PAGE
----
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Optimizers in Machine Learning

The optimizer is a crucial element in the learning process of the ML model. PyTorch itself has 13 optimizers, making it challenging and overwhelming to pick the right one for the problem.

In this tutorial, I will go through the five most popular optimizers explaining their strengths and limits along with the math behind them. So, let’s get into it!

Photo by Einar Ingi Sigmundsson on Unsplash

What is optimization?

The ultimate goal of ML model is to reach the minimum of the loss function. After we pass input, we calculate the error and update the weights accordingly. This is where optimizer comes into play. It defines how to tweak the parameters to get closer to the minima.

So essentially, optimization is a process of finding optimal parameters for the model, which significantly reduces the error function.

Vanilla Gradient Descent

α — learning rate

There are three different variants of Gradient Descent in Machine Learning:

  1. Stochastic Gradient Descent(SGD) — calculates gradient for each random sample
  2. Mini-Batch Gradient Descent — computes gradient over randomly sampled batch
  3. Batch Gradient Descent — computes gradients for the entire dataset

As you might think, updating the weights for each sample makes the training unstable and messy. On the other hand, passing the whole dataset at once is slow or even impossible with larger datasets like ImageNet.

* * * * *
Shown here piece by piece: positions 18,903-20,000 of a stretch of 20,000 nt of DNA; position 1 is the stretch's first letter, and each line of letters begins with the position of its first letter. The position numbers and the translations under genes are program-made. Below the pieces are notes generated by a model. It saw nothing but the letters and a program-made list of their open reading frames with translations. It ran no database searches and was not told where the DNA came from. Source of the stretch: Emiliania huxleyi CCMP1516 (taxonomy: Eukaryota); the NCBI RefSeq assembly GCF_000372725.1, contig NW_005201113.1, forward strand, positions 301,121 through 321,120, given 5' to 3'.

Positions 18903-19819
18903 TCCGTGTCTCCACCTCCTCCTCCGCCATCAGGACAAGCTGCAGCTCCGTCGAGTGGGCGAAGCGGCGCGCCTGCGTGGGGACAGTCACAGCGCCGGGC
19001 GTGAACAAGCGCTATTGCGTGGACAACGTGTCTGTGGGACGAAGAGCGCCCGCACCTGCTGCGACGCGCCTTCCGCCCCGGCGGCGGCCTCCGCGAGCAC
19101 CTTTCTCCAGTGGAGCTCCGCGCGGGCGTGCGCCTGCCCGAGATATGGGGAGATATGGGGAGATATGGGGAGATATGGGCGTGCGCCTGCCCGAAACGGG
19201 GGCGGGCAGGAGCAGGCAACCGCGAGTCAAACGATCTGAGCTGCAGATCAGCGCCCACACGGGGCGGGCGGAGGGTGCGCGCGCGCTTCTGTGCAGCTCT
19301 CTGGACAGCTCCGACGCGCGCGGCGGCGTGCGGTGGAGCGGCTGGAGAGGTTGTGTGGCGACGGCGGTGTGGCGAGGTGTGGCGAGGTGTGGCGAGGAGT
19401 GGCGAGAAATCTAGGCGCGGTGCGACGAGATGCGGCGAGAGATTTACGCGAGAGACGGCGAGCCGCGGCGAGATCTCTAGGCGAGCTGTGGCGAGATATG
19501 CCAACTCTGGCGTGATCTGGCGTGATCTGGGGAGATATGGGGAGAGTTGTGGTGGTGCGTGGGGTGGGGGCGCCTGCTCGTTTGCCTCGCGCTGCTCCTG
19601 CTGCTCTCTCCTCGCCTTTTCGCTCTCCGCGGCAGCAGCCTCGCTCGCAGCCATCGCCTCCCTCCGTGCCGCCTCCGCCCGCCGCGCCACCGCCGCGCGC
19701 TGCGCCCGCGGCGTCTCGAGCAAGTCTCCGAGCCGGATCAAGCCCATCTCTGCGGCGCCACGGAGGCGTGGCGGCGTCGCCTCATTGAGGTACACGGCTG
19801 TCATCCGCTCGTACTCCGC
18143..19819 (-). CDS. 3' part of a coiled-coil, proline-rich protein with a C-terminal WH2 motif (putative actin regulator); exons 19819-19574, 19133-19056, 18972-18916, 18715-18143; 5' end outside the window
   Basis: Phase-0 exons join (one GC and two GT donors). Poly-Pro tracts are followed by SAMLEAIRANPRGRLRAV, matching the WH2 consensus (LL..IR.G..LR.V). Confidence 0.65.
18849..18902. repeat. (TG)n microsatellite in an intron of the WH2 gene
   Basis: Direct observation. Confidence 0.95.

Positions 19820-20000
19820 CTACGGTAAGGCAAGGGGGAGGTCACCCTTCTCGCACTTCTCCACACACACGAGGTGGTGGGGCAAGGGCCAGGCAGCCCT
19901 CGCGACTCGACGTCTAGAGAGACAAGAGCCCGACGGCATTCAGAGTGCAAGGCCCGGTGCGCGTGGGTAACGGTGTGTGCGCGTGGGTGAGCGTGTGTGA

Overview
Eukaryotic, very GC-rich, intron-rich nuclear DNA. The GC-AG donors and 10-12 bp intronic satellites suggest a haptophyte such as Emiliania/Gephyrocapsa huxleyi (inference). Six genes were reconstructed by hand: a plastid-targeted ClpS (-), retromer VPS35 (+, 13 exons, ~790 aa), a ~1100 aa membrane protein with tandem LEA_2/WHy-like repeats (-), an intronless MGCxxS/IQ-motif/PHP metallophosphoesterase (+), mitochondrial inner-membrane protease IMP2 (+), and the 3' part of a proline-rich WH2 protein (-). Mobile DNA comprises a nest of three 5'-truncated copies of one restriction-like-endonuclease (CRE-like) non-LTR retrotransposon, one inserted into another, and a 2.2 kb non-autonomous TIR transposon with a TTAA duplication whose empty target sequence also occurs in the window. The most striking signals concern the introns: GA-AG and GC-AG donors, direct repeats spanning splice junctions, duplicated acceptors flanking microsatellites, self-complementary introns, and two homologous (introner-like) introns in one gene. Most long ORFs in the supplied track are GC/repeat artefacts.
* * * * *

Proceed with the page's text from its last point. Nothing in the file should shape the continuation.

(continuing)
Mini-Batch GD is a bit of both and currently is the go-to algorithm to train Deep Learning models. Mainly because it utilizes the abilities of GPU and makes the training more stable.

Nowadays, the SGD mainly refers to the Mini-Batch Gradient Descent, so we will stick to that convention for the rest of the blog.


  • always converge
  • easy to compute


  • slow
  • easily get stuck in local minima or saddle points
  • sensitive to the learning rate

SGD is a base optimization algorithm from the 50s. It is straightforward and easy to compute, but it faces significant challenges, especially with the more complex models.

We know if the slope is 0, then the model converged. While it is the case in the convex functions (one minimum), most deep learning models are non-convex(multiple local minima). In this case, we can get stacked at one of those points and might never reach the global minima.

Surprisingly, the local minima do not occur as often as the saddle points in the more complex deep learning models.